But the worst is when people get “emotional”…. and swing the other direction.

Cynicism, name-calling, fury, sadness, despair…. they are all ways to make the person on the other line feel horrible. When someone goes off on a tangent regarding deep emotional issues, there’s only one thing to do: sit there, uncomfortably silent, waiting for you to get it together.

So whether or not you decide to be angry, sad, furious, or you’re just a sociopath, please remember that I’m trying to remain a professional on the other line. I’m NOT your bff, your counselor, or your psychic…. I’m here to help you with your computer. Please don’t make this weird for the both of us.


So! You are now well equipped to call tech support. Congratulations! And please…. at least be nice to whoever is on the line when you call. They probably have taken a dump truckload of crap already today; they def don’t need it from someone else.

6 thoughts on “Don’t be a Jerk: This, and my other 5 Don’ts in how to deal with customer support.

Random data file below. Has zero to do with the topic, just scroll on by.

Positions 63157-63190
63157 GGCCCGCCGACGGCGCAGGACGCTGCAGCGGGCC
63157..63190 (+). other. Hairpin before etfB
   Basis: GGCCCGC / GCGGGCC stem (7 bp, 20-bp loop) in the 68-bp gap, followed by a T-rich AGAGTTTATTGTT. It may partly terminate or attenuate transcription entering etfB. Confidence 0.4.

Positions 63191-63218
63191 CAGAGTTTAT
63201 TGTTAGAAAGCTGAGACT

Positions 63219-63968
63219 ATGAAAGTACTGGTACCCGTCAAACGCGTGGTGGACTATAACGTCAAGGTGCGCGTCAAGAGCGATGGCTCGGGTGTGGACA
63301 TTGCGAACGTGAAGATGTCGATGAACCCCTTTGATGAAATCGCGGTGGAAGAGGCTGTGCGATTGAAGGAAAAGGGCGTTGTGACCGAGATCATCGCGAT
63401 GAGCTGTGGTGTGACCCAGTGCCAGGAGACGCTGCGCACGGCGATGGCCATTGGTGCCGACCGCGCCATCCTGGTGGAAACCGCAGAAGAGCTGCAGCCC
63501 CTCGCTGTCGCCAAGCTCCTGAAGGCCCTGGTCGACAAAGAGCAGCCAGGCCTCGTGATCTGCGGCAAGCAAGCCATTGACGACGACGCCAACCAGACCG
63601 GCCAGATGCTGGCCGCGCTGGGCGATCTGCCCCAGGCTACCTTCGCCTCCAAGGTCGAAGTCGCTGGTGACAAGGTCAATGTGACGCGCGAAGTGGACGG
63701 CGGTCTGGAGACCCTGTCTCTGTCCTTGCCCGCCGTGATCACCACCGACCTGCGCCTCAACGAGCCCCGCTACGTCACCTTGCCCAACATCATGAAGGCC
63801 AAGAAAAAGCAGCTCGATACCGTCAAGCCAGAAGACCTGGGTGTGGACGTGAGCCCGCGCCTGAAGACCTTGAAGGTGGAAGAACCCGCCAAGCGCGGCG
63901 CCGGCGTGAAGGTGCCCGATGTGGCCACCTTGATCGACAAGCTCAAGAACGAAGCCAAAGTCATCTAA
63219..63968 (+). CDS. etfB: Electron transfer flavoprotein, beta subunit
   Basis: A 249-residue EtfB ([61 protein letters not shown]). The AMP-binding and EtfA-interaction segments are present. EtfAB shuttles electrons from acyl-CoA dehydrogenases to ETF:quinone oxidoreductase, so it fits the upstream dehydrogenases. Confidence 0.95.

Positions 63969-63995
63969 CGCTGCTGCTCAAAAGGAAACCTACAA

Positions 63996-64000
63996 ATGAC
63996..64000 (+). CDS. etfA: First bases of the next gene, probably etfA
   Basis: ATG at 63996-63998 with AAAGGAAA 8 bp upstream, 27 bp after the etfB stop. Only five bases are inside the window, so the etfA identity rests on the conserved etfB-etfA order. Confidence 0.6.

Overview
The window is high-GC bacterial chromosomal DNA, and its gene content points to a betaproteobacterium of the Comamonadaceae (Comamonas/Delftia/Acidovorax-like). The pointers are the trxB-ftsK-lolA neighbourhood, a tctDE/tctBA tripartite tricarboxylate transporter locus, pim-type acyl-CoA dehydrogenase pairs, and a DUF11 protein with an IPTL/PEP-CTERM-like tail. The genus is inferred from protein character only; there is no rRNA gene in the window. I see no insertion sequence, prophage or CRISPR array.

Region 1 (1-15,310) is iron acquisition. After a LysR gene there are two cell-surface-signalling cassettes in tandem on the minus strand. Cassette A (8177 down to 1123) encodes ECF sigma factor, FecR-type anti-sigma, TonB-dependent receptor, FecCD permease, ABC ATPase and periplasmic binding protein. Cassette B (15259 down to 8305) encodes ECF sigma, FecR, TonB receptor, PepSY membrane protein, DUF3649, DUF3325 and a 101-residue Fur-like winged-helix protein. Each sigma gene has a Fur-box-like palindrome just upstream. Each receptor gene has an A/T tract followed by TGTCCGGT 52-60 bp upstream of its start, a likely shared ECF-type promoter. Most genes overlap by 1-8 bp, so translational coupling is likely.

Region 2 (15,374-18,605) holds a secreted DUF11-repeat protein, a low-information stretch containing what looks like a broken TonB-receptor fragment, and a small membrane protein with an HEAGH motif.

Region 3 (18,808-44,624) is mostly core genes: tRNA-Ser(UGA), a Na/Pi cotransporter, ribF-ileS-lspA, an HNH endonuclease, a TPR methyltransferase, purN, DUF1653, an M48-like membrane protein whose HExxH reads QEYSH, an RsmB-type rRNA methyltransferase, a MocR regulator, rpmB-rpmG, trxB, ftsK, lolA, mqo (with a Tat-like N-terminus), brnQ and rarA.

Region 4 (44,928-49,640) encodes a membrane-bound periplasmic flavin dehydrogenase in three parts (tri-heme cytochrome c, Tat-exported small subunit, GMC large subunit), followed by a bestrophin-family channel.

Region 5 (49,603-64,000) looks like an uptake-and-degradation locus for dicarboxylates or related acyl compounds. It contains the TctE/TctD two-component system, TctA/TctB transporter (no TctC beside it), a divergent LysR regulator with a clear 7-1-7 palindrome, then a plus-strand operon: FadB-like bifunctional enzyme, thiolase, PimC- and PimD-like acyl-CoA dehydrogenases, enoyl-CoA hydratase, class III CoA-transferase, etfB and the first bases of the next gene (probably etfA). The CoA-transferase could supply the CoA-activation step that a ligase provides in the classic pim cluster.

1. queenelizabethi says:

    I work at a dog daycare and my boss is a professional dog trainer. While our business wouldn’t be categorized as customer service, it is certainly oriented towards serving customers. I have experienced everything on your list, along with a lot more. It always baffles me how many people don’t listen, or only hear what they want to hear. I wish I had a way to tell at the beginning of a conversation if they’re going to be the type of person who only wants to hear my opinion if it’s the same as their predetermined opinion, it would save me a lot of time. I feel like I’m pretty nice to customer service reps when I have to call places, I know they get a lot of shit from irrational people. So, good on ya for being a CSR; I appreciate it 🙂